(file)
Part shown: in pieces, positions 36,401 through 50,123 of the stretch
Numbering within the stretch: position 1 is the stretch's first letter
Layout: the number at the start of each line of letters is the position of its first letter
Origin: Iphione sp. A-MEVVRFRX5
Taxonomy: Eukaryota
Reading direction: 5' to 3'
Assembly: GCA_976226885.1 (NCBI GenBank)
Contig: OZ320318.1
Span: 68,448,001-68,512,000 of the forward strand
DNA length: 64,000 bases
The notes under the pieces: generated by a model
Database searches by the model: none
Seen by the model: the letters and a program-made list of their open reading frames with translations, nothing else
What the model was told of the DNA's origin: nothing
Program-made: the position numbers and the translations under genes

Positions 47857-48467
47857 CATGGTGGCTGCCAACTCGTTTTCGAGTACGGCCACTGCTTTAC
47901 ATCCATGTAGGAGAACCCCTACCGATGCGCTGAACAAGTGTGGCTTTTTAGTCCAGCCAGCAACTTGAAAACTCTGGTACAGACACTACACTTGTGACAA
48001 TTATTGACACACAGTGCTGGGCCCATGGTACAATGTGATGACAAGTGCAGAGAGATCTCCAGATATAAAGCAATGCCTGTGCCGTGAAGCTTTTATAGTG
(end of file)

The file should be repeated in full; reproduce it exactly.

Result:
Part shown: in pieces, positions 36,401 through 50,123 of the stretch
Numbering within the stretch: position 1 is the stretch's first letter
Layout: the number at the start of each line of letters is the position of its first letter
Origin: Iphione sp. A-MEVVRFRX5
Taxonomy: Eukaryota
Reading direction: 5' to 3'
Assembly: GCA_976226885.1 (NCBI GenBank)
Contig: OZ320318.1
Span: 68,448,001-68,512,000 of the forward strand
DNA length: 64,000 bases
The notes under the pieces: generated by a model
Database searches by the model: none
Seen by the model: the letters and a program-made list of their open reading frames with translations, nothing else
What the model was told of the DNA's origin: nothing
Program-made: the position numbers and the translations under genes

Positions 47857-48467
47857 CATGGTGGCTGCCAACTCGTTTTCGAGTACGGCCACTGCTTTAC
47901 ATCCATGTAGGAGAACCCCTACCGATGCGCTGAACAAGTGTGGCTTTTTAGTCCAGCCAGCAACTTGAAAACTCTGGTACAGACACTACACTTGTGACAA
48001 TTATTGACACACAGTGCTGGGCCCATGGTACAATGTGATGACAAGTGCAGAGAGATCTCCAGATATAAAGCAATGCCTGTGCCGTGAAGCTTTTATAGTG